- Hardcover: 448 pages
- Publisher: Oxford University Press; 1 edition (January 2, 1992)
- Language: English
- ISBN-10: 0195038533
- ISBN-13: 978-0195038538
- Product Dimensions: 6.5 x 1.6 x 9.6 inches
- Shipping Weight: 1.6 pounds (View shipping rates and policies)
- Average Customer Review: 4.0 out of 5 stars See all reviews (9 customer reviews)
- Amazon Best Sellers Rank: #967,889 in Books (See Top 100 in Books)
Enter your mobile number or email address below and we'll send you a link to download the free Kindle App. Then you can start reading Kindle books on your smartphone, tablet, or computer - no Kindle device required.
To get the free app, enter your mobile phone number.
Railroads Triumphant: The Growth, Rejection, and Rebirth of a Vital American Force 1st Edition
Use the Amazon App to scan ISBNs and compare prices.
Find Rare and Collectible Books
Discover rare, signed and first edition books on AbeBooks, an Amazon Company. Learn More on AbeBooks.com.
Frequently bought together
Customers who bought this item also bought
From Publishers Weekly
As his title suggests, Martin ( Enterprise Denied ) here writes a highly upbeat history of railroads in the U.S. before driving home a gold spike for their future. Starting in 1828 with the formation of the Baltimore & Ohio, the author sets out to answer what he calls "the Grand Paradox," or why, with all its potential, the railroad fell on such hard times after WW II. Sprinkling anecdotes throughout, Martin details the early years of invention and then, after the Civil War, glory and profit. The railroad created such cities as Chicago and Atlanta, helped to mold management organization and abetted the growth of the telegraph in addition to playing a key role in the development of the steel and coal industries. Last century's Credit Mobilier scandal pales, in Martin's eyes, beside today's villains--politics, over-regulation and greedy unions. For history buffs, this long ride is essential, if inconclusive. Photos not seen by PW. History Book Club main selection.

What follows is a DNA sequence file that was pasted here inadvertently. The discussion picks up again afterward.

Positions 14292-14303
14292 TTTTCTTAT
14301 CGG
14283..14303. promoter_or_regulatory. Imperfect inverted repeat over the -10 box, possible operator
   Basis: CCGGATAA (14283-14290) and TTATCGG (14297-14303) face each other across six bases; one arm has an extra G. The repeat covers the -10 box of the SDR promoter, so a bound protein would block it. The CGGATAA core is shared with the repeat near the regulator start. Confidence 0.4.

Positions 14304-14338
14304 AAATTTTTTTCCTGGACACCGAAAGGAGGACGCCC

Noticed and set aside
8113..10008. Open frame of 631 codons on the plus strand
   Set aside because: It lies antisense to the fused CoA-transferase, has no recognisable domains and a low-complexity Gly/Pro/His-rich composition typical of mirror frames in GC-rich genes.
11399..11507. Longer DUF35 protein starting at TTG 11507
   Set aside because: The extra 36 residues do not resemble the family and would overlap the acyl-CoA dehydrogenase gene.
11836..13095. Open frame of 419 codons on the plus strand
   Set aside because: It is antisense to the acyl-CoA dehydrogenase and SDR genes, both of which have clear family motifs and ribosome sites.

Copyright 1991 Reed Business Information, Inc.
From Library Journal